But there were other drugs. Not anaesthetics, but sedatives like midazolam, usually administered in conjunction with an anaesthetic to relax a patient. Despite the warnings that midazolam is simply not powerful enough to produce the same coma-like state as sodium thiopental – a state absolutely necessary to ensure the subject feels no pain and the execution is ‘humane’ – midazolam became the drug of choice and the fatal experimentations began.
This unyielding desire to purchase and use barely-tested lethal drugs on prisoners doesn’t surprise Givens. “The criminal justice system is corrupted and we don’t want to own up to it. They think they can get any drugs they want. Where they got so much power from, I don’t know. The drugs should be disclosed to the lawyer and to the condemned – he should know what he’s going to die from.”
As many expected, the first midazolam executions were riddled with red flags. Pastor Laurence Hummer’s account of the execution of Dennis McGuire is just one of them: “His stomach swelled up in an unusual way. He struggled and gasped audibly for air. I was aghast. Over 11 minutes or more he was gasping for breath, his fists clenched the entire time. His gasps could be heard through the glass wall that separated us. There is no question in my mind that Dennis McGuire suffered greatly over many minutes. I consider that inhumane.”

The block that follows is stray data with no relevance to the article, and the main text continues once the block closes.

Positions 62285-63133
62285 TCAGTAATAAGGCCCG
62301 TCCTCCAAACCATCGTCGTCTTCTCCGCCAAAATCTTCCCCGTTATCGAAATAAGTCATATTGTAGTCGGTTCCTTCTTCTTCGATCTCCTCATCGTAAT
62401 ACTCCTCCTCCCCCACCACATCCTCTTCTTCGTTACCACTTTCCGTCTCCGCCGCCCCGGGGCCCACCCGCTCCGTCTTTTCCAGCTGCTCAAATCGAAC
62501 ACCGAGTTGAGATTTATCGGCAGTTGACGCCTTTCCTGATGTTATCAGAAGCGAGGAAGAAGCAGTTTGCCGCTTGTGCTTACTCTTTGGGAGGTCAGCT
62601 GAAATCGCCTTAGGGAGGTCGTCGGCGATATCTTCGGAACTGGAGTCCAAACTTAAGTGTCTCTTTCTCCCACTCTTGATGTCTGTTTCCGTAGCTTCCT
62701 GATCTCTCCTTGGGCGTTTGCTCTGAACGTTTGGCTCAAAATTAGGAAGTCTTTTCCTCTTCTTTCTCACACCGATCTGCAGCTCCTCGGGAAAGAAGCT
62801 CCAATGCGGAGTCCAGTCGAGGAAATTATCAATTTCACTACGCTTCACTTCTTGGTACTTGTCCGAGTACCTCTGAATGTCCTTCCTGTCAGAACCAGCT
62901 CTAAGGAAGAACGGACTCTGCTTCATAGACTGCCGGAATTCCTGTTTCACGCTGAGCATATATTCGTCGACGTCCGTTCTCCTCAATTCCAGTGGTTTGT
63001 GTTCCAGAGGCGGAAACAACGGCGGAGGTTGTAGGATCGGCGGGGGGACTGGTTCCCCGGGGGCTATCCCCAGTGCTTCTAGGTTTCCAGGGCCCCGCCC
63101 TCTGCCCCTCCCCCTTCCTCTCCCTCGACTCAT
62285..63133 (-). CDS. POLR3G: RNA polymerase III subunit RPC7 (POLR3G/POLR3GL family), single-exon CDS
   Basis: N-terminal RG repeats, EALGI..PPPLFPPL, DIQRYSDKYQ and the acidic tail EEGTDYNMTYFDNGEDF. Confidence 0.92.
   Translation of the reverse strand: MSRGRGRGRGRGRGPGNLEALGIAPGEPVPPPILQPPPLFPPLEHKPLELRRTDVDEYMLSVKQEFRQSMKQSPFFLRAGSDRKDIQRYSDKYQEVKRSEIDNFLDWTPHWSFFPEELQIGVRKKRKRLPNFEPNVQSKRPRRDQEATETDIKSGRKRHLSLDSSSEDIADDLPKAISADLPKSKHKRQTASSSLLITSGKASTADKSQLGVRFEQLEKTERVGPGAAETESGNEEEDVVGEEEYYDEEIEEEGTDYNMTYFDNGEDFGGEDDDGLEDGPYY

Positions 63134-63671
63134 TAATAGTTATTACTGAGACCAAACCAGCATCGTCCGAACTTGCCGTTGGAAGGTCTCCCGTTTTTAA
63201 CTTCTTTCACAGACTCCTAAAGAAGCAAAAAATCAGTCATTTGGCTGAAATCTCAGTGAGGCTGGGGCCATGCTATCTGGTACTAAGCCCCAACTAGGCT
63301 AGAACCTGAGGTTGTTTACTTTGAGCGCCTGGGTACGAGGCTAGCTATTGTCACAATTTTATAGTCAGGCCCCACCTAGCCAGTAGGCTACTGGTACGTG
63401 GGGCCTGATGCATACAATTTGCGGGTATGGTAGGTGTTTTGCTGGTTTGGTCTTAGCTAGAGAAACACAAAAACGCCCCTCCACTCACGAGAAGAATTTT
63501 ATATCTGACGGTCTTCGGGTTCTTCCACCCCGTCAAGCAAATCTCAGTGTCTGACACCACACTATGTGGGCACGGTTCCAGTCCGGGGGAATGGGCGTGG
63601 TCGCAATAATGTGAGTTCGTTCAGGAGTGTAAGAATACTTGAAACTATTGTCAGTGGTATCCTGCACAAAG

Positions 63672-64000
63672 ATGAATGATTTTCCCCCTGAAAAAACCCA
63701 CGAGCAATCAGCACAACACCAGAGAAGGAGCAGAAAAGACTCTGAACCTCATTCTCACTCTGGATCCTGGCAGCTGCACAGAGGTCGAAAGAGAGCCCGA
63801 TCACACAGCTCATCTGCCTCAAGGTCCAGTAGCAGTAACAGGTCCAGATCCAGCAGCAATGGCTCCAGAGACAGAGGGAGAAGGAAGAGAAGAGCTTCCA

Despite these reports, midazolam was recommended for use by the Oklahoma Department of Corrections, and correctional facilities across the country jumped aboard. Last week, despite significant condemnation the
<href=”#ixzz3edvb5k66″>Supreme Court rejected the idea that midazolam is a cruel and unusual punishment and sanctioned its use, clearing the way for deferred executions to ensue.